In an attempt to break this system, JD.com has sued Alibaba and Tmall for “abusing its dominant market position”, but the lawsuit has taken years to progress. Finally, the Supreme People’s Court of China announced in October that it has ruled that the JD versus Alibaba and Tmall lawsuit will be heard in the high court of Beijing, where JD.com is headquartered, rather than the high court of Zhejiang, where Alibaba is headquartered.
Pinduoduo also applied to the Beijing high court to participate in the lawsuit as a “third person”, while JD.com welcomed Pinduoduo’s participation, as both companies feel they been harmed by Tmall.
However, it is hard to know when a final ruling could come out.
At the same time, Pinduoduo’s own plan to nurture more recognized brands advances slowly. David Liu, vice president of strategy confirmed on the Q3 earnings call that the scale of Pinduoduo’s C2M initiative, which is designed to help develop brands for domestic manufacturers, is still small and it’s going to take a long time before those brands can become a meaningful contributor to the platform’s gross merchandise volume.
How can Pinduoduo maintain its advantage as a budget-friendly marketplace?
Low price is a key factor attracting consumers to Pinduoduo’s platform for the first time, no matter whether they come to buy apples or Apple’s iPhones.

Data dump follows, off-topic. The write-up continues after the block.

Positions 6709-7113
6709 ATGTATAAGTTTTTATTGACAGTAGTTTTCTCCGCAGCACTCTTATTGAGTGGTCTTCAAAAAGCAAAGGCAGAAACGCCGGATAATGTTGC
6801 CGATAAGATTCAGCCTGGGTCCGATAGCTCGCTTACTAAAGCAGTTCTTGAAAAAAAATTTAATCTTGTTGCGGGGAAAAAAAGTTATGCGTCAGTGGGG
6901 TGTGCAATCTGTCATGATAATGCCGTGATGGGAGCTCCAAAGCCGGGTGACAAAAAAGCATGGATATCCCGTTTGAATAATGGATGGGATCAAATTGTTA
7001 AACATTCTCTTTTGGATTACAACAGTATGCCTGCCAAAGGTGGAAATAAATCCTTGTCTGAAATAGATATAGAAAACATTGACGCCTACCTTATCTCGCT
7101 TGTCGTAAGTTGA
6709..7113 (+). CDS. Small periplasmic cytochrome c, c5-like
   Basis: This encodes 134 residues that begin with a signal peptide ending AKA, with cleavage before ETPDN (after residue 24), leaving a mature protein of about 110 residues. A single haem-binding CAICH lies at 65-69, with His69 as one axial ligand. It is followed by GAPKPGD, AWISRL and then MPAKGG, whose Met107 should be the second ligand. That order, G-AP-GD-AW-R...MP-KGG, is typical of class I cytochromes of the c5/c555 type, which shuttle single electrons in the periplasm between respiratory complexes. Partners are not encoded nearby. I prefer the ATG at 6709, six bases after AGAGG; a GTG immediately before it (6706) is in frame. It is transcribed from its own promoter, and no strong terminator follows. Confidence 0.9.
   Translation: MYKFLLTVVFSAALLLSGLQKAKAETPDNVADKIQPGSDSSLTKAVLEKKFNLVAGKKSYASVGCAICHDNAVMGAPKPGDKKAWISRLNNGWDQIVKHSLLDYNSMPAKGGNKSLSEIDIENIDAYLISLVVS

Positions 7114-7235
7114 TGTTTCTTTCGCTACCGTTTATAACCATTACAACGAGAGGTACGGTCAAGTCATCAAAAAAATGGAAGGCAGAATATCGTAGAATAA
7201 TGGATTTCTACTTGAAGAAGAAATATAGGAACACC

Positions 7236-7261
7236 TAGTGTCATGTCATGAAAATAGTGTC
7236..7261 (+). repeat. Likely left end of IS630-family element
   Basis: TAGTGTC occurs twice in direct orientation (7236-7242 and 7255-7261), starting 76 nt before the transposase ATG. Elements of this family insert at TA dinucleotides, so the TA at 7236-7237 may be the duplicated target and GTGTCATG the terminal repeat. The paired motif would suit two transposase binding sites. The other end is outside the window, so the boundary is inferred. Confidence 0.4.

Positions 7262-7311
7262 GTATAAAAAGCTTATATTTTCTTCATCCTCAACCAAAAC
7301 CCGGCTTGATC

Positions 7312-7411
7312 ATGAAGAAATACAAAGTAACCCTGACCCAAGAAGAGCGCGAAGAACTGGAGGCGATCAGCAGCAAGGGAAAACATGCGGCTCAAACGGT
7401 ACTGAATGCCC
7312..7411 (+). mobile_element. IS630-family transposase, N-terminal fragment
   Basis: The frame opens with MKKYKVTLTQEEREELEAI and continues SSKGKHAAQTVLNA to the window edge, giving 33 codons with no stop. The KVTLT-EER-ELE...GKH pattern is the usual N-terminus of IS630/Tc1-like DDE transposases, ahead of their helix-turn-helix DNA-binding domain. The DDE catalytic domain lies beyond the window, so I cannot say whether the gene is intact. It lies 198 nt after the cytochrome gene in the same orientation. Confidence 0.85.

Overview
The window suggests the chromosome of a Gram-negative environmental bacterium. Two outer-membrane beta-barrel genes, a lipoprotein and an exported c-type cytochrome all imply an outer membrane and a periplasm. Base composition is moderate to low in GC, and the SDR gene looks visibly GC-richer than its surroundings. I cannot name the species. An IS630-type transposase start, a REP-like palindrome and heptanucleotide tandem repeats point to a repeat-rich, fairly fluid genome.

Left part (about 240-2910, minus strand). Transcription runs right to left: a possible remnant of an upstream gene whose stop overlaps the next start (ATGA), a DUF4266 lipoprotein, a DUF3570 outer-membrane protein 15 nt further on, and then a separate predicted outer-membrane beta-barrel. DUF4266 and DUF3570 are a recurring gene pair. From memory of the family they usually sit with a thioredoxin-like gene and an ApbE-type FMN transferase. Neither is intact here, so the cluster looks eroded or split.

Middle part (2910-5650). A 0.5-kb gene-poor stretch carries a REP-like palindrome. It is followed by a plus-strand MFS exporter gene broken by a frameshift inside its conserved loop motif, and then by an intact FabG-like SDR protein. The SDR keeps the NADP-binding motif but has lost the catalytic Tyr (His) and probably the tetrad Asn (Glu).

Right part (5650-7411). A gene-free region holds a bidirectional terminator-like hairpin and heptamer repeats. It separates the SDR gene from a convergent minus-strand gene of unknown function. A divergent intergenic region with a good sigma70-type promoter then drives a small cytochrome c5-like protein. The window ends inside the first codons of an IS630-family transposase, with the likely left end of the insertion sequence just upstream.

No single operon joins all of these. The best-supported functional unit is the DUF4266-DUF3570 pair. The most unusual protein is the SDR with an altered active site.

Pinduoduo charges lower commission fees and offers better marketing resources so that merchants, who also value the company’s huge user base, can keep with the platform and consumers could buy items at lower prices. However, this, in turn, has hurt Pinduoduo’s profitability.
Once the company will take a more aggressive approach toward monetization, such as charging higher commission fees, the firm might lose part of its competitive advantage.
Pinduoduo’s monetization rate, which refers to revenues expressed as a percentage of total GMV for a given time frame of last twelve months, has been increasing.
In the year ended December 31 2017, Pinduoduo’s monetization rate stood at 1.4% but advanced to 2.8% one year later and further to 3% in the twelve months ended on September 30, according to data disclosed by the company.
How to win patience from investors?
Huang Zheng, Pinduoduo’s chairman and CEO, still holds a 45% stake of the company, according to 36Kr, citing data of market intelligence provider Wind. Entities affiliated with Tencent retain a 17% stake while BanyanPartners Funds controls an 8% stake, and Sequoia Funds grabs a 7% stake.
Huang’s status as the largest shareholder could spare him some pressure from investors, allowing him to carry on the so-called longterm strategy of focusing more on user engagement than on monetization.
After the 23% one-day sell-off, Pinduoduo’s ADS closed at USD 31.58 on Thursday, up 0.57% from one day earlier and still way above its initial public offering price of USD 19.
Pinduoduo might still enjoy a high level of trust among some investors, but its future business strategies and its prolonged war with behemoths Alibaba and JD.com could raise another test for investors’ patience.